A) I listen to all and every music, I have to love the music I’m listening to while I work so I am endlessly searching for new things I haven’t heard, I guess trying to list names for any of these groups feels wrong to me, I have too many favourites, lately I put in Kirasawas "dreams" dvd during my down time and I’ve been watching "The Devil and Daniel Johnston" repeatedly, they are both very satisfying to me.
Q) What makes you laugh, cry.
A) I have some friends with great wit, they make me laugh, I cry whenever my feelings get hurt, but only for a few seconds.
Q) Most embarrassing moment.
A) You first
Q) What does in mean to you for people to love your work?
A) It’s great, but I feel pretty separated from the idea of this, I have a musician friend that said it best, he said that if he ever made it really "big" you'll find him in his basement playing his guitar.
Q) Does it bother you if people do not like it?
A) Not at all, it bothers me if a person thinks their opinion would affect something I’ve worked so hard on and feel so right about.
Q) Explain a bit about the objects in your paintings, what do they symbolise.
A) I have an idea that my few constant symbols and/or words cover nearly everything, since my work is generally a reflection of my state of mind or events in my life, I will sometimes (organically) put one of them in a piece, I should first mention that the beginning of nearly all my work starts with a stick figure - similar to child drawing, this is the first vantage point that I am stemming the piece from and it also is a place of "unknowing" I will give a list of a few symbols.
The bird on the shoulder represents the trusted companion. this began from a friend of mine that had several birds, they were so incredibly fragile and their entire life hinged on how carefully she cared for them, yet they were completely trusting of her, this signifies a solid association.
The house is about security and base, "home sweet" is a more dynamic and feeling perspective of this. The running horse represents unencumbered freedom and strength, also movement the writing (most of the time) on my work is rarely meant as literal, the words may be important at the moment but as the piece transforms they are often forgotten, it is often, also, more about handwriting (the shapes of the letters or words - as it expresses) than the words themselves.
The apple is about structure, base and core (no pun intended) its form is basic, to me it’s rather static and un-dynamic there are also many metaphors that the apple has been used for and it belongs in that group.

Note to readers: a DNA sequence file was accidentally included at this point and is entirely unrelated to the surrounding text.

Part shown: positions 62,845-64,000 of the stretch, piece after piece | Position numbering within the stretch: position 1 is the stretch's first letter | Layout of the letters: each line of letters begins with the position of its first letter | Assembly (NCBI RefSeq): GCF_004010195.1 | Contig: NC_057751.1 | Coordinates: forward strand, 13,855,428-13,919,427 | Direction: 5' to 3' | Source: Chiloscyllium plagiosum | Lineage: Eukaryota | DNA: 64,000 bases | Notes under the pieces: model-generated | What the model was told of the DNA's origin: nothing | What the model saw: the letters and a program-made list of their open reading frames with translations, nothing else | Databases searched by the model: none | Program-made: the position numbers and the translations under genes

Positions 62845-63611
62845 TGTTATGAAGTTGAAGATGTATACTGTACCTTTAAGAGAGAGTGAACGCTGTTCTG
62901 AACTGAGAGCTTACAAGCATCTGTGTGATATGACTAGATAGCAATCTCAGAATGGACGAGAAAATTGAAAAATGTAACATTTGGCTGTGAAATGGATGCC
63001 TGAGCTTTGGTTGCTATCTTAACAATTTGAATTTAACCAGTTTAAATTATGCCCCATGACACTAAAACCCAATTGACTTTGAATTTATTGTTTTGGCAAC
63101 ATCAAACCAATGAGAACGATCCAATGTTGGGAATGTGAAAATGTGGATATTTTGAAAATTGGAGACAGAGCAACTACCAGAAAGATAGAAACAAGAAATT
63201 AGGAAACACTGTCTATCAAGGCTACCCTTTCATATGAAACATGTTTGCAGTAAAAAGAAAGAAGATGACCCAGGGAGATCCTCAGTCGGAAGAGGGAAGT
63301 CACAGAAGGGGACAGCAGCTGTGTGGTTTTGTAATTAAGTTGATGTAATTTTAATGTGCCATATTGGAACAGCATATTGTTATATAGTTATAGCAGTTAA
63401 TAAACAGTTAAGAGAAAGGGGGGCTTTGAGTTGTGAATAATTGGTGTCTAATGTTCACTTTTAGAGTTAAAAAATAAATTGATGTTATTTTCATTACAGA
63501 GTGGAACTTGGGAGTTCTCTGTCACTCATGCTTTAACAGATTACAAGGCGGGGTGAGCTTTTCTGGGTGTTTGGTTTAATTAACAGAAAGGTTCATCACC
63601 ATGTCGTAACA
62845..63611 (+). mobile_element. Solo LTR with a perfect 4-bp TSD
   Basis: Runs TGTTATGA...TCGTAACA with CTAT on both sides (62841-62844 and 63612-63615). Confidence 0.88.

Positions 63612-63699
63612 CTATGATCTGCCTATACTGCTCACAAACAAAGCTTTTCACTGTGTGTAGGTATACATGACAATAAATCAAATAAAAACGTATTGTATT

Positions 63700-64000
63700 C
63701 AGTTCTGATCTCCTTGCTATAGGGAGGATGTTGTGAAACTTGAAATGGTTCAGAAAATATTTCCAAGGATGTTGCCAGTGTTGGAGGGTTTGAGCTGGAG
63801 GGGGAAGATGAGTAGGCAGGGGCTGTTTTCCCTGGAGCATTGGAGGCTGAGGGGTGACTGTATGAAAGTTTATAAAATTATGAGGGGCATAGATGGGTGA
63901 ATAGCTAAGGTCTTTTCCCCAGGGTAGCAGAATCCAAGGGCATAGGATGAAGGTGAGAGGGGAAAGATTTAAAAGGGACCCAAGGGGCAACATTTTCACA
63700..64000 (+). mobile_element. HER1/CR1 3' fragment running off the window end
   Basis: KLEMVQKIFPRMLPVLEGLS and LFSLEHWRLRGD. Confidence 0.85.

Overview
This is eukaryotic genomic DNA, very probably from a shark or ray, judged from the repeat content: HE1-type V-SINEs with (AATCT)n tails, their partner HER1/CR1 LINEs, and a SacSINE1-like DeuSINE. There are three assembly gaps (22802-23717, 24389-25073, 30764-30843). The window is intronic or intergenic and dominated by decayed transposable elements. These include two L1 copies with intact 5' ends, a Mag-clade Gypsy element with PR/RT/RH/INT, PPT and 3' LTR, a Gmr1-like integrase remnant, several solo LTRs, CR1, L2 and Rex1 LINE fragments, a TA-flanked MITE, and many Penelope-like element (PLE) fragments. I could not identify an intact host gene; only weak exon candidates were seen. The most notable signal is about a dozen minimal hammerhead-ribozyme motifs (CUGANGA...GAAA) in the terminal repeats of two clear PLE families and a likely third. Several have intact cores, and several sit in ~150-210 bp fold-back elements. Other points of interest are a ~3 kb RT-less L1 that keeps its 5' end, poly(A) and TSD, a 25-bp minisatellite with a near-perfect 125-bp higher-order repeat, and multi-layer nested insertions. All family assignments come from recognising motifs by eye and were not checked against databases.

The pear can around as a spin-off from the apple, is about beauty and warmth, the shape, colours and taste are widely varied and , to me, much more elegant and beautiful than the apple. I tend to think of the apple as noun or verb and the pear as adjective and adverb.
The pea - which I rarely use - is a sort of solitary nothingness, its just a circle-form without any other distinguishing features, one amongst many. I usually use it in black and white also - which strips it of its only description - green.
I think one of the most constant things used throughout my work is the separation of line and mass (or form) it reinforces the transience of the moment and lapse of time, it signifies movement.
Q) Happiest time.
A) I tend to be rather manic, my happiest times happen often
Q) First exhibition.
A) I was naïve, I thought it was important. I can say now that it was right near the moment I started to plunge into destitution.
Q) Aspirations for the future both personally and with your work.
A) Im not sure where I picked this up, but its taboo to speak of this.
Q) What do you do to relax?
A) I sleep at night
Sorry for these one-liners, Sheana. I’m not able to connect to some of the questions.
Q) Plans for this year.
A) I’ve been stewing about sculpture for a long time now, trying to find materials or processes that seem right for me, this year, I’m hoping to make it work better.
Q) Who do you admire most in the World?
A) My cat, she's got it easy and doesn’t know any better.
Q) Who would you like to have dinner with?
A) Tony Greenberg, a man I’ve never been able to pin down.
Q) When and how do you know when a painting is complete.
A) This has always been obvious to me, the same way you know when you’re finished in the shower, all the parts are done.